Sunday, June 13, 2010

Gone in a flash

Adobe really wants Flash on smartphones. They know that if they fail to make flash a compelling platform for mobile devices, then the platform is dead in the water.
However, they need to suck it up and start showing that. Time and time again they've said that Flash runs well on smartphones (Which, to their credit, they have demonstrated). Time and time again, they have said that it won't do terrible things to battery life.
Well Adobe, I've yet to believe that one. Flash performing well depends solely on you making it perform well on a platform to platform basis. I have a laptop running OS X, it takes approximately twice the processing power to run the same youtube stream on here as it does on a Windows machine with equivalent specs. Yes, the Gala beta adds hardware acceleration (thank you Apple, for actually allowing that), but it's still a crapshoot if a video will fullscreen properly in firefox. That's not good. That's to say nothing of what my estimated battery life does the instant I start some flash content (flashblock ensures that it doesn't run all the time). A youtube video approximately halves my estimated battery life. Now, I'm not watching youtube all the time, so that is a momentary dip, but it's demonstrative that flash sucks CPU power.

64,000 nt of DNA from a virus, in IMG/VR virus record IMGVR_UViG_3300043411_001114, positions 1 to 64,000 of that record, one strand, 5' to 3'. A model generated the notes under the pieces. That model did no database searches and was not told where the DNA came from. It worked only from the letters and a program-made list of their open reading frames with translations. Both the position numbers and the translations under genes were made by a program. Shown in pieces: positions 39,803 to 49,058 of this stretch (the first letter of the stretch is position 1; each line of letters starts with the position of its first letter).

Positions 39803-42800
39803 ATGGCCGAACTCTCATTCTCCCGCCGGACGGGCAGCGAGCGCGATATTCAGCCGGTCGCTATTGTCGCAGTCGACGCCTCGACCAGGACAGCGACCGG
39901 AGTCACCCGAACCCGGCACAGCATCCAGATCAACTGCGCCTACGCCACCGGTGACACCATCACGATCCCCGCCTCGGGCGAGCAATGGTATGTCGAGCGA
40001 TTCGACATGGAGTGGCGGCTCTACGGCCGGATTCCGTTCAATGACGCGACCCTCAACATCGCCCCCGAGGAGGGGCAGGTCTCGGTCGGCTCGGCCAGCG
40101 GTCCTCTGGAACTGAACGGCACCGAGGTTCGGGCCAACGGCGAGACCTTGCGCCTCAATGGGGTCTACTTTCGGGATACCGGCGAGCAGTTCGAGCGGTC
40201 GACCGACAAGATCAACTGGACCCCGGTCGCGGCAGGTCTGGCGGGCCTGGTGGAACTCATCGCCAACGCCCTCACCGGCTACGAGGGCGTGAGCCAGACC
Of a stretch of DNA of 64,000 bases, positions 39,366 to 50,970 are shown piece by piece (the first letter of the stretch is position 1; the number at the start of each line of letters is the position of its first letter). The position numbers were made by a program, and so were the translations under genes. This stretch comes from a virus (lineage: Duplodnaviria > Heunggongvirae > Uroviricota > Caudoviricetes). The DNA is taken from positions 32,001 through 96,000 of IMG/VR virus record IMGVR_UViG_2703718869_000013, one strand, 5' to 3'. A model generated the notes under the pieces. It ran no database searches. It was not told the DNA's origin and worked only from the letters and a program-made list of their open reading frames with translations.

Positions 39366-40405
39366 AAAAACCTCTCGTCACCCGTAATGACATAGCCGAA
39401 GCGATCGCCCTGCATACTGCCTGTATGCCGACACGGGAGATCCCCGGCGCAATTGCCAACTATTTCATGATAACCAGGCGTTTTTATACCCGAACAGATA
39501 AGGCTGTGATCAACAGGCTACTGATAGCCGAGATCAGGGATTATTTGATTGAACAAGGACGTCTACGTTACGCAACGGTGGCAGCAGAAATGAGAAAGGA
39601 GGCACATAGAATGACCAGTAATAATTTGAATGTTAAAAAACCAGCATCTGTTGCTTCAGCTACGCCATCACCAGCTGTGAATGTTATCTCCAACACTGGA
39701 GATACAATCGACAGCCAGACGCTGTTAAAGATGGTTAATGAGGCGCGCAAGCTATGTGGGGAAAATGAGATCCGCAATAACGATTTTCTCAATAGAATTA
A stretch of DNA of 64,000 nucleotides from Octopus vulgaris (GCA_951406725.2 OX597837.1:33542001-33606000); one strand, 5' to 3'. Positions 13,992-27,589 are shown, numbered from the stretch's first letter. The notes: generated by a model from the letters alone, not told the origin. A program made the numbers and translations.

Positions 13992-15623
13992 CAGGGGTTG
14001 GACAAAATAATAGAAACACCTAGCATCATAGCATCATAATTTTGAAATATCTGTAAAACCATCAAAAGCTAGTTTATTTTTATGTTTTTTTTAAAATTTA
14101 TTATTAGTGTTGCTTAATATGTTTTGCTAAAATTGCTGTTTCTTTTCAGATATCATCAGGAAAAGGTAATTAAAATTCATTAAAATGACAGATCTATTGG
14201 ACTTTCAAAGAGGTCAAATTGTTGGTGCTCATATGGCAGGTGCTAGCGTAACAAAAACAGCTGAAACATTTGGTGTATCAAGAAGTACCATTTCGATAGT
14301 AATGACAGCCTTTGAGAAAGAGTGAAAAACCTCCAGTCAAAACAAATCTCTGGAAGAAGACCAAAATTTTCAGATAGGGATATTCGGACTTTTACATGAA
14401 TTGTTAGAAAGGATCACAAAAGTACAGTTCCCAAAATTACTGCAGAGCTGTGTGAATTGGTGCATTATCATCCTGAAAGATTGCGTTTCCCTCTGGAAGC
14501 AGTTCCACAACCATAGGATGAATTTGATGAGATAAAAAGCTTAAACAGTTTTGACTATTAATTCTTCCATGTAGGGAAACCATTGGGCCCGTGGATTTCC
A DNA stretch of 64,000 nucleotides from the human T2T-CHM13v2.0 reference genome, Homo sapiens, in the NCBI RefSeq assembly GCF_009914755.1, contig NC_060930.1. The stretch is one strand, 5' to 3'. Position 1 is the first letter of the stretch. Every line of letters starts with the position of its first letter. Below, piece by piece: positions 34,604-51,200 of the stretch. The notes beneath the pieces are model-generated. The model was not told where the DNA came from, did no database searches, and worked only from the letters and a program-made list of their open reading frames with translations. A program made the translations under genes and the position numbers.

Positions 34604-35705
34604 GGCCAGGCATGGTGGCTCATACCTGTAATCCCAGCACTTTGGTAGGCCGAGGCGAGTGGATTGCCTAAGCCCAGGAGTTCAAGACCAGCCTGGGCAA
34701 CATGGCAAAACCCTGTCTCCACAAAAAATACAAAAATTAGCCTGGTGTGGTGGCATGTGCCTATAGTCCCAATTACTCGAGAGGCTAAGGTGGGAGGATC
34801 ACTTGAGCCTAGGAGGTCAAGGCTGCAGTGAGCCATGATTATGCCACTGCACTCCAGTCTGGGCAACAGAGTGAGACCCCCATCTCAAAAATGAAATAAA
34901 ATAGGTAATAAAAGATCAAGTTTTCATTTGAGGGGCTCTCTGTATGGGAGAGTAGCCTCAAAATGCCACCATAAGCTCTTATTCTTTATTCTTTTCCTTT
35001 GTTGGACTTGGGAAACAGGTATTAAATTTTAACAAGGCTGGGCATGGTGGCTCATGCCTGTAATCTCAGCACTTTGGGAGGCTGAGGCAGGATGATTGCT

Personally, I think that it's a symptom of the architecture. Flash runs on so many platforms (once Adobe supports them) because it runs inside of a virtual machine. Thus, it's another layer of abstraction from the hardware, and thus a greater hit to the CPU than equivalent technologies.

To be fair though, Flash has done wonderful things for web design. It has allowed people to create fantastic websites with relative ease. The problem today is that it is still a closed standard. As much as Adobe can talk about the published specifications, Adobe still controls the platform. Until it is either open source or submitted to a standards body like the ISO, it is a closed standard. More than that, Flash locks up content. Before Scribd went to HTML5, you couldn't get text out of a flash object. That's bad news when you're trying to quote something or analyze the text with an algorithm.

Adobe recently claimed there would be 250 million smartphones running flash in 2012 (53% of the market they say, so the 250 million number is an estimate). Whether or not 250 million smartphones ship in 2012, 53% is a lot. Adobe had been on a PR warpath to convince everyone that Flash was, is, and shall continue to be A Big Deal. Personally, if Adobe really wants it to happen, they can make it happen. But they need to stop talking about how much better Flash is getting, and shipping Flash that is better (to their credit, 10.1 is a big improvement).
Words can only do so much. Let's see flash everywhere, and maybe we'll start believing that it has a place everywhere, because while you're buying full page ads in the Washington Post others are working to make flash obsolete. Get in the ballgame.

No comments: